PubDate: 2023-01-24
       
  • Analyzing Factors Enabling Prostate Cancer Screening Behaviors Among
           African American Males in the South Region Using the Andersen’s
           Behavioral Model of Healthcare Services Utilization

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      Abstract: Abstract Prostate cancer is the second leading cause of cancer death among men in the United States, and African American men especially represent a high risk population for prostate cancer. Although the overall prostate cancer incidence rates have been declining since 1992, the average annual prostate cancer incidence rates among African American men were still higher than any other racial groups, and the mortality rates were 2.1 times higher than that of Caucasian men. This study examined what factors including cultural mistrust were related with the prostate cancer screening behaviors among African American males in the South East region. Out of 496 prostate educational seminar attendees, 304 volunteers completed the survey about the behaviors of prostate cancer, cultural mistrust for health providers and general health beliefs and health behaviors. Using Anderson’s Behavioral Model of Health Services Use, hierarchical multivariate logistic regression analysis was conducted to identify which predisposing, enabling, and need factors could predict prostate cancer screening behaviors and whether there was any interaction effects among these predictors. Findings revealed that annual household income and annual health check-up were significantly related with the prostate cancer screening behaviors while the effect of health insurance was diminished among older African American males. Overall, results highlight the importance of financial resources as a determinant of prostate cancer screening behaviors among African American males implying the need of substantial support to overcome the obstacles from financial adversity.
      PubDate: 2023-01-19
       
  • Children Immunization App (CIMA): A Non-randomized Controlled Trial Among
           Syrian Refugees in Zaatari Camp, Jordan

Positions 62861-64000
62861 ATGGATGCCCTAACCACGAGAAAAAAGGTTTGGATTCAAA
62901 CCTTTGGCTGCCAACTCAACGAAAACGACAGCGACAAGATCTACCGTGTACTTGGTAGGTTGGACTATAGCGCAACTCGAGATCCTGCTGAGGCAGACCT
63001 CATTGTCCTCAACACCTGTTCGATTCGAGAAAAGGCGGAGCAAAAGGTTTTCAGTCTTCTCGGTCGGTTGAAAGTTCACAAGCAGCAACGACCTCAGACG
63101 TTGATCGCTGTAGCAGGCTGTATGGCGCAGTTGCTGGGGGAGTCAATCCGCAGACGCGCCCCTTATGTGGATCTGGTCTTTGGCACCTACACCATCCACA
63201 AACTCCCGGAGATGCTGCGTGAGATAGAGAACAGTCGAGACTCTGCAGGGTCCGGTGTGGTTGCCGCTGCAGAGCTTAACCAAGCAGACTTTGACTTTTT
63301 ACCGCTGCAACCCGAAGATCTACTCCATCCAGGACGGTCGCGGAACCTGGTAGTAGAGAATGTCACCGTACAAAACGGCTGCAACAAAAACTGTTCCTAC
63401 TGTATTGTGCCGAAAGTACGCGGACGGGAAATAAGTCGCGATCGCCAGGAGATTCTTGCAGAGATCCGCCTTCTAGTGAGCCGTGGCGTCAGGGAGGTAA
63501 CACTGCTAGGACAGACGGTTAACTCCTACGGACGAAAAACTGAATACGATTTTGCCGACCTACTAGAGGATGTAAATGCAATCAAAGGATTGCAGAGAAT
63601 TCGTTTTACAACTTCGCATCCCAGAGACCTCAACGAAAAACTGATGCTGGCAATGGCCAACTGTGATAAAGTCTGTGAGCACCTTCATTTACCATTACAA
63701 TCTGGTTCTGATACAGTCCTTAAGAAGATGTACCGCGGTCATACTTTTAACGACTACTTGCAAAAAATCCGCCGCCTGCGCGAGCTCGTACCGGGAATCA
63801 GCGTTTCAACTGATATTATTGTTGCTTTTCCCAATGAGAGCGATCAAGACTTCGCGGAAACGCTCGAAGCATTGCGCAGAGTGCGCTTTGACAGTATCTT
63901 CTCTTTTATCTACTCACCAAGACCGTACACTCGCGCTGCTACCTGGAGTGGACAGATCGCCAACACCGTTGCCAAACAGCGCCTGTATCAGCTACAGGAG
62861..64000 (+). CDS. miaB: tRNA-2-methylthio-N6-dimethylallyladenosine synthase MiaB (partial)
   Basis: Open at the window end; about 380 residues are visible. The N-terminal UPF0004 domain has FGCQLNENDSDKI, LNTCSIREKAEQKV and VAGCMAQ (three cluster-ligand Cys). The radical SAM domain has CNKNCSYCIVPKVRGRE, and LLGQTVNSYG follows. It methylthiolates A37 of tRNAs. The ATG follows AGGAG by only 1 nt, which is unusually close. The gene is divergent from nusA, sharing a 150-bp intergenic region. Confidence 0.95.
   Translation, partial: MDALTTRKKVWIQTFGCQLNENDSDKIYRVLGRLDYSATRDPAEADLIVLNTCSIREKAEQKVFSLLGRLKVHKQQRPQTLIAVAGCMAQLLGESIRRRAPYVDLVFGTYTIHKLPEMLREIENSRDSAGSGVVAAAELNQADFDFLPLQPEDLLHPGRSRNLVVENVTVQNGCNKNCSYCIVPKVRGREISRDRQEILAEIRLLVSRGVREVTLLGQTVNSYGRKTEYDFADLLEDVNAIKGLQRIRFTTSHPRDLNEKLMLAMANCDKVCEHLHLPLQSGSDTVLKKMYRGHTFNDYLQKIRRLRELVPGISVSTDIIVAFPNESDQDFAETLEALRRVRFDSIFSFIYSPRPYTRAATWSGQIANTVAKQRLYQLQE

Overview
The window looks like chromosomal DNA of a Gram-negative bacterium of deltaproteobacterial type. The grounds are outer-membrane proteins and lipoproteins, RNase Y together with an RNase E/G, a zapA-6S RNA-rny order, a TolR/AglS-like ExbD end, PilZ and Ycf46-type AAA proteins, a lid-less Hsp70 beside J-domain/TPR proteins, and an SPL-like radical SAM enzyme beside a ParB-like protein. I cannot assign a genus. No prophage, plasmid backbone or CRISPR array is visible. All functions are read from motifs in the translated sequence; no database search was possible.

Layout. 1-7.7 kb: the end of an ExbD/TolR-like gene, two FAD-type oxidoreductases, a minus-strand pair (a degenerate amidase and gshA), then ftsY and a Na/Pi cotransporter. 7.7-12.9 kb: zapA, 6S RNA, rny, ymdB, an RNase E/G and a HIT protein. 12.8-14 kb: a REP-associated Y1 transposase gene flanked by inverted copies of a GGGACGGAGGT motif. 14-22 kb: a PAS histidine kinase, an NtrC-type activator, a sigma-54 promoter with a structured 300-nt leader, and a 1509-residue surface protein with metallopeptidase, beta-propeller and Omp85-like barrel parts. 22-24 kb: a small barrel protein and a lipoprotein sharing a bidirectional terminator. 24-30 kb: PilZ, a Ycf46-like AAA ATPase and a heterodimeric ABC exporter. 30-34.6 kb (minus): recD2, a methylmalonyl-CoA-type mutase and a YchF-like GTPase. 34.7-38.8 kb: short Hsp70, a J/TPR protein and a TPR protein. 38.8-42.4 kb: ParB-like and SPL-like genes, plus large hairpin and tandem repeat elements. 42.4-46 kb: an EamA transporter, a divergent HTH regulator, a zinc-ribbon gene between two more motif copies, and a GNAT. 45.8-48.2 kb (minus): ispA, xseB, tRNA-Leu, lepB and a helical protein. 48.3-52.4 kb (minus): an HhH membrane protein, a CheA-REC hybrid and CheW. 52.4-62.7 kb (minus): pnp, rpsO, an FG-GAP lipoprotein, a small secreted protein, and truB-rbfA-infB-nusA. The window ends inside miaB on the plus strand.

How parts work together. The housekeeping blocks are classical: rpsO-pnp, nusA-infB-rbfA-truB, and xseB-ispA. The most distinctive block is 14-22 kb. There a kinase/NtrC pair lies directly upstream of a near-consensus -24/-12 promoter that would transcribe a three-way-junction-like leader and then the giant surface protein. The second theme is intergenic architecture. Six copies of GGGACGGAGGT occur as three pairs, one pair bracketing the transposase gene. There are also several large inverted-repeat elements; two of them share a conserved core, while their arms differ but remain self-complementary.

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      Abstract: Abstract Approximately 20 million children are not vaccinated, especially among refugees. There is a growing access to smartphones, among refugees, which can help in improving their vaccination. We assessed the impact of an app for the vaccination follow-up visit among refugees in Jordan. We developed an app and tested it through a non-randomized trial at the Zaatari refugees camp in Jordan. The study was conducted during March – December 2019 at three vaccination clinics inside the camp. The study included two study groups (intervention and control groups) for refugees living at the camp. The intervention group included parents who own an Android smartphone and have one newborn that require between one and four first vaccination doses and they accepted to participate in the study, during their regular visit to the vaccination clinics. The control group was for the usual care. We compared both study groups for returning back to one follow-up visit, using Kaplan-Meier survival analysis. We recruited 936 babies (n = 471; 50.3% in the intervention group, both study groups were similar at baseline). The majority of mothers were literate (94.2%) with a median age of 24. The majority of the babies had a vaccination card (n = 878, 94%). One quarter (26%) of mother-babies pairs of the intervention group came back within one week (versus 22% for control group); When it comes to lost-follow-up, 22% and 28% did not have a history of returning back (intervention and control groups respectively, p = 0.06) (Relative risk reduction: 19%). The Kaplan-Meier Survival Analysis showed a statistically significant progressive reduction in the duration of coming back late for the follow-up vaccine visit. We tested a vaccination app for the first time, in a refugee population setting. The app can be used as a reminder for parents to come back on time for their children’s vaccine follow-up visits.